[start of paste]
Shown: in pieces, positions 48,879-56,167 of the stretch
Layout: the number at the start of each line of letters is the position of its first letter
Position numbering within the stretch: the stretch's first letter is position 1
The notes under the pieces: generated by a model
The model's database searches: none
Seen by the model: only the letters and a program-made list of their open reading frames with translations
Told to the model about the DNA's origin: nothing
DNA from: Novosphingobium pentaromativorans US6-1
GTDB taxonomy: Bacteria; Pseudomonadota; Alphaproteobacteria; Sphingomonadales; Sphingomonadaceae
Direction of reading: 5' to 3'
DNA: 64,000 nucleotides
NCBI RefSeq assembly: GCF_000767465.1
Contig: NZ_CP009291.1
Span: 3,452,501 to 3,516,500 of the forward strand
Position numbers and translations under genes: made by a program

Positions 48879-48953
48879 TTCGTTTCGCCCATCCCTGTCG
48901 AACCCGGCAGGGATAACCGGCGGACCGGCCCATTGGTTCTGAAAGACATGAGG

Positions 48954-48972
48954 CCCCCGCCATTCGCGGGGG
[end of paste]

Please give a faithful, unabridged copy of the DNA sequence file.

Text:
Shown: in pieces, positions 48,879-56,167 of the stretch
Layout: the number at the start of each line of letters is the position of its first letter
Position numbering within the stretch: the stretch's first letter is position 1
The notes under the pieces: generated by a model
The model's database searches: none
Seen by the model: only the letters and a program-made list of their open reading frames with translations
Told to the model about the DNA's origin: nothing
DNA from: Novosphingobium pentaromativorans US6-1
GTDB taxonomy: Bacteria; Pseudomonadota; Alphaproteobacteria; Sphingomonadales; Sphingomonadaceae
Direction of reading: 5' to 3'
DNA: 64,000 nucleotides
NCBI RefSeq assembly: GCF_000767465.1
Contig: NZ_CP009291.1
Span: 3,452,501 to 3,516,500 of the forward strand
Position numbers and translations under genes: made by a program

Positions 48879-48953
48879 TTCGTTTCGCCCATCCCTGTCG
48901 AACCCGGCAGGGATAACCGGCGGACCGGCCCATTGGTTCTGAAAGACATGAGG

Positions 48954-48972
48954 CCCCCGCCATTCGCGGGGG